In May, Ghanaian national Frank Adjei was arrested at the same airport after being found in possession of heroin valued at US$7.6 million.
Mapiki urged the government through immigration to be vigilant and flush out drug peddlers.
“I therefore urge the government to come up with stringent laws that bar the use of illicit alcohol and skin lightening creams. Anything with alcohol content above 2% should not be sold over the counter. The sale of an elicit brew popularly know as kambwa at dollar for two, which has 65% alcohol content should not be entertained at all, more so when opaque beer only has 4% and is sold at a dollar each,” said Mapiki.
He added that apart from imported drugs, youths who cannot afford these drugs have improvised to intoxicate themselves.
“We have quite a worrying issue, an issue of concern. The boiling of diapers by the youths who consume water extracted from boiled diapers is dangerous because they will be intoxicated. We have the spinal cord, I do not know what it is called in Shona. The backbone has muscles that enable a person to move and also to see whether the person that is near them is a woman or not. So, if these muscles come into contact with drugs, let us say alcohol content of 2%, the nerves will become loose if the person continually abuses drugs,” he said.
The net effect of such, Mapiki added, is the surge in the number of divorces.
“As a result, if you are to greet that person, it will take them long time to respond as they will merely spend a long time staring at you because the veins would have become loose, as a result they will be malfunctioning. It will only be the next day when the victim of drug abuse will realise that someone was greeting them, so they will now extend their hand in response to the greeting. It can also happen at night that the same veins will not be able to connect when the wife requests for her conjugal rights, so the veins will take longer to function. It may take two days for the veins to properly function. So, as a result, the family becomes disjointed as the man will respond to his wife’s request when the wife would have already gone to Bulawayo to buy some wares. These are the effects of drug abuse; divorce cases are on the increase because men are failing to perform their conjugal duty due to drug abuse,” said Mapiki.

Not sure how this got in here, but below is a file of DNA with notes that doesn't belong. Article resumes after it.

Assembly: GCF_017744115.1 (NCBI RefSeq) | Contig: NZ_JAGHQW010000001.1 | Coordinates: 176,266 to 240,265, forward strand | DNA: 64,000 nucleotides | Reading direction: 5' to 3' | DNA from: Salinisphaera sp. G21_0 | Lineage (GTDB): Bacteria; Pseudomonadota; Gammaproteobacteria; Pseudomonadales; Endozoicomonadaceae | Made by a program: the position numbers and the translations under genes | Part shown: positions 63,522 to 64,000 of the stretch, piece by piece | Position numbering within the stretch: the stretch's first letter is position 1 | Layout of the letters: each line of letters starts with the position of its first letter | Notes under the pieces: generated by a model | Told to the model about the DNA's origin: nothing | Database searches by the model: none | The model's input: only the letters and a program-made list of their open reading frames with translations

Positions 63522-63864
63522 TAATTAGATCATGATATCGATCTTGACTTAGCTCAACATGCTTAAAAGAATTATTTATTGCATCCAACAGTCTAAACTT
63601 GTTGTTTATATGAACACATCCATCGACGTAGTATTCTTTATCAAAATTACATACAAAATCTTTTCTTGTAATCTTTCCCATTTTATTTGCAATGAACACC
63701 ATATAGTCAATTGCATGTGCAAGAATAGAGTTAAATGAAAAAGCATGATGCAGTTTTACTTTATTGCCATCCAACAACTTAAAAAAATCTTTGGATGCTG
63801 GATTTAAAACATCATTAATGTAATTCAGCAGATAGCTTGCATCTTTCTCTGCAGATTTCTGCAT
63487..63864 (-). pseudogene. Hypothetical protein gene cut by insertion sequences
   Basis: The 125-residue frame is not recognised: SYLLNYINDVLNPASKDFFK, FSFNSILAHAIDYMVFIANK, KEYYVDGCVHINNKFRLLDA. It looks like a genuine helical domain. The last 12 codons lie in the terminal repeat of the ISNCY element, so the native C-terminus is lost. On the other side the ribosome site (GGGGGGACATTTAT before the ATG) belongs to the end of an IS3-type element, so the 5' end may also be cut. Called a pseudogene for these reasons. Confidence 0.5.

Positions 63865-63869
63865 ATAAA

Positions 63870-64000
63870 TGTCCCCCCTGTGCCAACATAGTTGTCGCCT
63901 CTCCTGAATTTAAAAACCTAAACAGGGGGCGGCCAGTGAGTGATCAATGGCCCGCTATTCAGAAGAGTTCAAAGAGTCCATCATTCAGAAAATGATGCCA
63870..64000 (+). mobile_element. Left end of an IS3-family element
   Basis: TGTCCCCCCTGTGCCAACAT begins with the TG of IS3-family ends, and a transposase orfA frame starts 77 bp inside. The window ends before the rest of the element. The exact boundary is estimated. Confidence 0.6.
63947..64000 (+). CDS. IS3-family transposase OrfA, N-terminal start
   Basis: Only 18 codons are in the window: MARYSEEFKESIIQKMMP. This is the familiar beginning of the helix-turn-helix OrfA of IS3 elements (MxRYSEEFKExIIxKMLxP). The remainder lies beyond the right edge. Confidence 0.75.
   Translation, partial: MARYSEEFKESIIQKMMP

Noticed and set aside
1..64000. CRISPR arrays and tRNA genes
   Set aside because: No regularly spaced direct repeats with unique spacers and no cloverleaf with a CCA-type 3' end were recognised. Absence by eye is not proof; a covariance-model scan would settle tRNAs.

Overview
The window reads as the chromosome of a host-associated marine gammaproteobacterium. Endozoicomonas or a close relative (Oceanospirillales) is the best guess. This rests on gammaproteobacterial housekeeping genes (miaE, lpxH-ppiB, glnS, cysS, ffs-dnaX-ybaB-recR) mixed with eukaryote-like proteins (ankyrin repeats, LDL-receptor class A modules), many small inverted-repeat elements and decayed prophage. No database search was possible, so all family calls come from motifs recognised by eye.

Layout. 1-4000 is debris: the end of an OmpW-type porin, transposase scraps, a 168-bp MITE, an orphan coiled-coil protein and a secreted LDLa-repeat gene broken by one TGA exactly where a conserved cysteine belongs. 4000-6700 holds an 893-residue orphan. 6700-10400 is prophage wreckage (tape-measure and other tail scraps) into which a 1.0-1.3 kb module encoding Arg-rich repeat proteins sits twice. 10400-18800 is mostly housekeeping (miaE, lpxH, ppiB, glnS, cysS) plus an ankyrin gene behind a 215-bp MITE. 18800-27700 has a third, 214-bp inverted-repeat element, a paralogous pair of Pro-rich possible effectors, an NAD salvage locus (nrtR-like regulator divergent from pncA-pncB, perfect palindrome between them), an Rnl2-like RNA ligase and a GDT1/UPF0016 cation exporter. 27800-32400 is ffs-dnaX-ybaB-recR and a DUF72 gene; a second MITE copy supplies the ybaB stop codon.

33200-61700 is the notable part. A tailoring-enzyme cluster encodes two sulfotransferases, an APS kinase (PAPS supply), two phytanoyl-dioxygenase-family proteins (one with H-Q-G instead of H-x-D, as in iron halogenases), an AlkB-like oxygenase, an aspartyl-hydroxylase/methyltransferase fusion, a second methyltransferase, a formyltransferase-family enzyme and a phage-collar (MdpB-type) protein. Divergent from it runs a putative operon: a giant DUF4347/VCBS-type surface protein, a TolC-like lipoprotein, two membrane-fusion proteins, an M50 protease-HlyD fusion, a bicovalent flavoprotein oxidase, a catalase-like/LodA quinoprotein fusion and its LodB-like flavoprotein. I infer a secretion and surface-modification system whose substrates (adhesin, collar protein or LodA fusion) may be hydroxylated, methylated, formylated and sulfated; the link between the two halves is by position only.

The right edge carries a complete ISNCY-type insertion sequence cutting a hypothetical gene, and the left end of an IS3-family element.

Apart from the high-end drugs from across the borders, young people trying to escape the reality of unemployment and poverty have resorted to abuse of unlikely substances such as baby diapers.
“We have quite a worrying issue, an issue of concern. The boiling of diapers by the youths who consume water extracted from boiled diapers is dangerous because they will be intoxicated,” said Mapiki.
In the mix of substance abuse is the raging debate on whether a ‘health drink”, Kambucha, is a health drink or alcohol.
“There has also been an advent of drinks whose alcohol content is understated and comes from other countries via Zambia as a distribution point. Our customs and excise officials should be vigilant because a few days ago, Zambia gave a communique to the fact that a Kambucha drink which was being sold in Zimbabwe did not have 0.005% alcohol content, but instead had 8.5%. This has led to members of the Marange Apostolic Faith inadvertently drinking alcohol due to this misleading information,” said Mapiki.